Dubai: As New Zealand witnessed its deadliest terrorist attacks in recent history, one of the eye witnesses of the attack at Linwood Mosque in Christchurch spoke to Gulf News about how he narrowly escaped death. This is his account of one of New Zealand’s “darkest days”.
"I was at the Linwood mosque ten minutes before prayer time. We reached the mosque at around 1.35pm in the afternoon and the prayer usually starts at 1.45pm. We were in the first row and once the prayer started, we heard a shot outside the mosque.
No one expected a shooting, of course, so the prayer continued. Then there was a second shot and then a third. After the fourth shot, the imam left the prayer and went to the window.
He could see people dead outside and an attacker. That’s when he started yelling, “Gunfire, lie down!” So we all lay down on the floor expecting the gun fire. The man came into the mosque and was standing at the entrance of the gate holding a gun, it looked like a semi-automatic weapon. He started shooting at the women on the left. At the right hand side, there were around 30 of us. I was in the corner, which is why I was saved. There were a lot of people trying to come to the corner who got killed. We could not go anywhere else, there was only one way out, where the gunman was standing. He was blindly shooting everyone.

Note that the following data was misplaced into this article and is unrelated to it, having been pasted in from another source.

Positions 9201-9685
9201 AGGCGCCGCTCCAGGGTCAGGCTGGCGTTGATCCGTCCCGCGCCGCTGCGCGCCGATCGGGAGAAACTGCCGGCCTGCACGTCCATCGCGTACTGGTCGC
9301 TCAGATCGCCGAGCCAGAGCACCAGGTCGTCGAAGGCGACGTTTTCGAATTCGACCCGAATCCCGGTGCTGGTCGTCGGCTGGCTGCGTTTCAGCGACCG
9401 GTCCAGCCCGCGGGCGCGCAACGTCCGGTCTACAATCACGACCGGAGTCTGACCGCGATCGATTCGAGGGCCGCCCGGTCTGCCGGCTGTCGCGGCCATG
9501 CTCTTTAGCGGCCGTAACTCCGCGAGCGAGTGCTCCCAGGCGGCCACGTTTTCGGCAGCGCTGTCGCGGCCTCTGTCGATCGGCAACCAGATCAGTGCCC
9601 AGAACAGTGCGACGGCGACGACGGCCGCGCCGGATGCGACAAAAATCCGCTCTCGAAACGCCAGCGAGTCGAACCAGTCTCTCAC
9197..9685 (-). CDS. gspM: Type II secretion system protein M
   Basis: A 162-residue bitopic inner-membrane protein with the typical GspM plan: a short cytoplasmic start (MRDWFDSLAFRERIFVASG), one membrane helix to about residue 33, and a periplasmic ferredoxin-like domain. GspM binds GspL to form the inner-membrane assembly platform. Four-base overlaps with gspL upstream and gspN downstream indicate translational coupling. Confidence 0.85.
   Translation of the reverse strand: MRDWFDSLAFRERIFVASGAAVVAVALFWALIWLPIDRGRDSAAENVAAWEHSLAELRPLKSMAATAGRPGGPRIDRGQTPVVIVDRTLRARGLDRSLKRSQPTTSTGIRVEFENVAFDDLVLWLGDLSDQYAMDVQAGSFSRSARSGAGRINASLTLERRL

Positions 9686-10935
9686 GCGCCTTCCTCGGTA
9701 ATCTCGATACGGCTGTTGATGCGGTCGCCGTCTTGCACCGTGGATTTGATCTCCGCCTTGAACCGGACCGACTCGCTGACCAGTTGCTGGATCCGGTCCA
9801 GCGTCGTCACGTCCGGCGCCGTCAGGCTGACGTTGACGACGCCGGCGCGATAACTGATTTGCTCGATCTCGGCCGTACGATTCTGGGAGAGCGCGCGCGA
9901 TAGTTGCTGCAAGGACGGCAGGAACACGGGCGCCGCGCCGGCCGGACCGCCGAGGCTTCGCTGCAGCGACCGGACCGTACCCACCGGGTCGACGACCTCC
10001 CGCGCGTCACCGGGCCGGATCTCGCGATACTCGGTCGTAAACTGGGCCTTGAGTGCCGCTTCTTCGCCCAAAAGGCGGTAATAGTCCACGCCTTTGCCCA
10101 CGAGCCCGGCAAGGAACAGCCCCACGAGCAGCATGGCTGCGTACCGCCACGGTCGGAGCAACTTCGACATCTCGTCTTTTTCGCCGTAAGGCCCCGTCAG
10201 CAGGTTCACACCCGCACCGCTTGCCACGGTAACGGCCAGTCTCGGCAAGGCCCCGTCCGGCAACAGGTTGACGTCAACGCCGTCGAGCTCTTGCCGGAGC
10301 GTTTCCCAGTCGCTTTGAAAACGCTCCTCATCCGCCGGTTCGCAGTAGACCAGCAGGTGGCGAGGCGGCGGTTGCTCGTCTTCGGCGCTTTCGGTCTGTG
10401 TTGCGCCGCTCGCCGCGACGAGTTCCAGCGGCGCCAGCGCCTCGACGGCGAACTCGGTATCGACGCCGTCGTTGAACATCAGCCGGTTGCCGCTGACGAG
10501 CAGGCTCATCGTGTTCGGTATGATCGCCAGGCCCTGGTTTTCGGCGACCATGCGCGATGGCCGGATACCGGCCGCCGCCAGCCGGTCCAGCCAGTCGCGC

That is when, by Allah’s blessing, a man – I think he was Afghan – attacked him from the side. The gunman panicked and dropped his gun. The man chased him out as well but he fled with other people.
We were in shock and continued to lie low. After a few minutes we tried to call the police. The line was busy because there were a lot of calls going around, which is expected.
It was a shocking moment for us. When the Swat team arrived, they also fired in the air and we got scared because we thought the gunmen were still outside. They later came in and calmed us down and said they had fired in the air to scare any potential attackers.
They then took us out of the mosque, and I saw around seven people who had died in the mosque and right outside. The police emptied the bakery across the street and asked us to sit there. A policewoman took our accounts and photographs. We were not allowed to go back to get our shoes or our cars. They arranged a bus for us to get back home.
It has been over 11 hours and I still do not know what happened. But I think New Zealanders are more shocked than I am. Since I have returned, I have received messages and calls from my colleagues from the management and company leaders. They are saying, “We are sorry. This is not what New Zealand is, this is not who we are.” They are not able to believe this has happened here.
I don’t know how we are going to recover from this. There has been a big number of causalities. May Allah help us.
- Mohammad Zaid is an Indian working in Christchurch, New Zealand since October 2017.